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date: 18 February 2020

Abstract and Keywords

Many languages with nominal case inflection apply the same distinctions of case forms evenly across their entire nominal lexicon. Hence, all conceivable subclasses of nominals must unequivocally be analysed as exhibiting exactly the same inventory of case categories. This morphological state of affairs is known as case-symmetry. There are, however, languages in which certain (or all) case distinctions apply rather selectively to only a subset of their nominals, in such a way that the inflectional paradigms of the minority subclass can be envisaged as containing more, less, or substantially different case categories than the bulk of the nominals. In other words, certain morphological cases arguably fail to have scope over the entire nominal lexicon in such languages. This is known as case-asymmetry. This article discusses asymmetry in case marking, focusing on nominal vs. pronominal systems. It examines the theoretical implications and argumentative rationale of case-asymmetry and illustrates a case-asymmetrical paradigm structure: the opposition of direct case vs. objective case in English, which applies only to a small number of pronominal lexemes.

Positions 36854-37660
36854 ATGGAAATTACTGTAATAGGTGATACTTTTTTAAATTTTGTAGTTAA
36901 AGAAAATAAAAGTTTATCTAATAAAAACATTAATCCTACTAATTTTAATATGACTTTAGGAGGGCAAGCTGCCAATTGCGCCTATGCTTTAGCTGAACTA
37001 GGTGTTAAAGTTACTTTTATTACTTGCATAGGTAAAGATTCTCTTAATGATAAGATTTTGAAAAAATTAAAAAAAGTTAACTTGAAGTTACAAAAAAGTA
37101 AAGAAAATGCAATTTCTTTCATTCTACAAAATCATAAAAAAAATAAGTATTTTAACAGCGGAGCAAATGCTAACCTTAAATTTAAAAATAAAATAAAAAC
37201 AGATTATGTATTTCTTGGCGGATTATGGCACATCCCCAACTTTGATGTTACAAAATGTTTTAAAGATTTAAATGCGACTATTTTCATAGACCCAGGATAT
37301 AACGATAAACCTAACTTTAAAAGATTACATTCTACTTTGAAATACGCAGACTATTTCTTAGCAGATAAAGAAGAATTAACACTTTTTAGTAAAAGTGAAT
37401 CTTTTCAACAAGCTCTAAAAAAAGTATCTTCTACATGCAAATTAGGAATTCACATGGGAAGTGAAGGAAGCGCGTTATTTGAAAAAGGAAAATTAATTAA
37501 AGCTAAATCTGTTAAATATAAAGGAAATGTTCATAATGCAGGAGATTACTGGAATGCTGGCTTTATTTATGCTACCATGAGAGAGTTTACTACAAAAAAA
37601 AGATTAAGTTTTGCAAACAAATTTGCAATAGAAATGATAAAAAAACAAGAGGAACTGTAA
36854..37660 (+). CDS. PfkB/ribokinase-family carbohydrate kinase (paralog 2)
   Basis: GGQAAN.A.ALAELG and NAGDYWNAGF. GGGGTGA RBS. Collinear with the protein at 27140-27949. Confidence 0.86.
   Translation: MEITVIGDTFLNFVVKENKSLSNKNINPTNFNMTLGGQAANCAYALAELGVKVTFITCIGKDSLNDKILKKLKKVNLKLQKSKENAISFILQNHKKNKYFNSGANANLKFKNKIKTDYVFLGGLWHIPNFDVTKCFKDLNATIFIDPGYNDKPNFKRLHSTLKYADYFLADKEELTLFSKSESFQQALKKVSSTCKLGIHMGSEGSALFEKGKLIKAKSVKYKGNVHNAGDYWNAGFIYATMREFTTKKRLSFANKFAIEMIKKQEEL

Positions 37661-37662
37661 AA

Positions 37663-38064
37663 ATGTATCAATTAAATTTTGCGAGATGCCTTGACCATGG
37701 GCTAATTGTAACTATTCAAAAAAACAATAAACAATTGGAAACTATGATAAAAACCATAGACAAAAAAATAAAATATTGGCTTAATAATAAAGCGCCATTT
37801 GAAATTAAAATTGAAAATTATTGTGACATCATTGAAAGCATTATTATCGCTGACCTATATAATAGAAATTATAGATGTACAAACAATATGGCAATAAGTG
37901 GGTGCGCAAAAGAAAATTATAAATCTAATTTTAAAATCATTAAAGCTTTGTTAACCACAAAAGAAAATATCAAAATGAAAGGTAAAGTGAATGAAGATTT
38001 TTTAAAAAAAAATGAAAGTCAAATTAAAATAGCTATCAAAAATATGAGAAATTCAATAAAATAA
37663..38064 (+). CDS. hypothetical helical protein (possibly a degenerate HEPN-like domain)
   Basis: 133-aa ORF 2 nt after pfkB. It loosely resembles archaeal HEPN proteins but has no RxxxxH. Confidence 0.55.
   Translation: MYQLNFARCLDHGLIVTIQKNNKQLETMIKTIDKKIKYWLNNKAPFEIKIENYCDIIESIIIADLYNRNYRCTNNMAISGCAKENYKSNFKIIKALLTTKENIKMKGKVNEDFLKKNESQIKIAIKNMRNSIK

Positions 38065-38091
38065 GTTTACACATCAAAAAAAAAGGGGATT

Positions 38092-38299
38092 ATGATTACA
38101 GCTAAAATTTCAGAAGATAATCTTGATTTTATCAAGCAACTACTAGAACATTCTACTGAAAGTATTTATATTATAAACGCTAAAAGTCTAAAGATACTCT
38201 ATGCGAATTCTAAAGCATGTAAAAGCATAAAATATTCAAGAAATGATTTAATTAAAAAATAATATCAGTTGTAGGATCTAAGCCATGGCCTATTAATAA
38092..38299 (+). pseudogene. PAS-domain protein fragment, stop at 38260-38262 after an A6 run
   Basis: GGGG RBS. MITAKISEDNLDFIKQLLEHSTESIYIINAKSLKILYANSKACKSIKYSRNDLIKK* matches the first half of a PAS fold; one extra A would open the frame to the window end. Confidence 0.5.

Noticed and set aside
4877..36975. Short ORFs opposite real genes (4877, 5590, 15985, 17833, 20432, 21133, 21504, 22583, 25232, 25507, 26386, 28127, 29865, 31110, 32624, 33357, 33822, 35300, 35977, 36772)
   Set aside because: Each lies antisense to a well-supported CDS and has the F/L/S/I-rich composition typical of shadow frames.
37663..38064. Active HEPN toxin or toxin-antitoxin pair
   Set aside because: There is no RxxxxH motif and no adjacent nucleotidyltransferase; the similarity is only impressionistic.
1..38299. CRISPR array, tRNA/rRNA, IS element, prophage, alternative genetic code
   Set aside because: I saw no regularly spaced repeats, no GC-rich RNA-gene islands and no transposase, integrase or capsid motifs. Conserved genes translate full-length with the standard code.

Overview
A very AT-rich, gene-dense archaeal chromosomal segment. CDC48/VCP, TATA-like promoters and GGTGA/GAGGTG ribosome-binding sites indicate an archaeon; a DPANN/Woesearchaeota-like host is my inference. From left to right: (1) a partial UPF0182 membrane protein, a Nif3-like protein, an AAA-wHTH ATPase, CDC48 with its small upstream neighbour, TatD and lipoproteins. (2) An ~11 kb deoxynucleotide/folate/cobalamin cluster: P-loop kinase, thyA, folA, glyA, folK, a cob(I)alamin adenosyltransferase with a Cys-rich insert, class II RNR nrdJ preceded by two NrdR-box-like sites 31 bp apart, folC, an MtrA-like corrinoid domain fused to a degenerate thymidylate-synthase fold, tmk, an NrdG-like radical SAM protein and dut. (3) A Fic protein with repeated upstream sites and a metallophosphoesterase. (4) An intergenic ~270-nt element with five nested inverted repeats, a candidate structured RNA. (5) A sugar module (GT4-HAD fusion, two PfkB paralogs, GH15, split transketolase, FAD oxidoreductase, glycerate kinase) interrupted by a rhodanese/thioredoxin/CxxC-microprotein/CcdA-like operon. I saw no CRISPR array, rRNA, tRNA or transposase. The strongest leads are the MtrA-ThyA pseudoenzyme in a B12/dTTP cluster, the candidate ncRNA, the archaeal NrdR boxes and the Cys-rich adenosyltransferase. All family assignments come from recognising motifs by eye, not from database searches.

Keywords: case, nominals, case-asymmetry, lexicon, lexemes, case inflection, case marking, direct case, objective case, English

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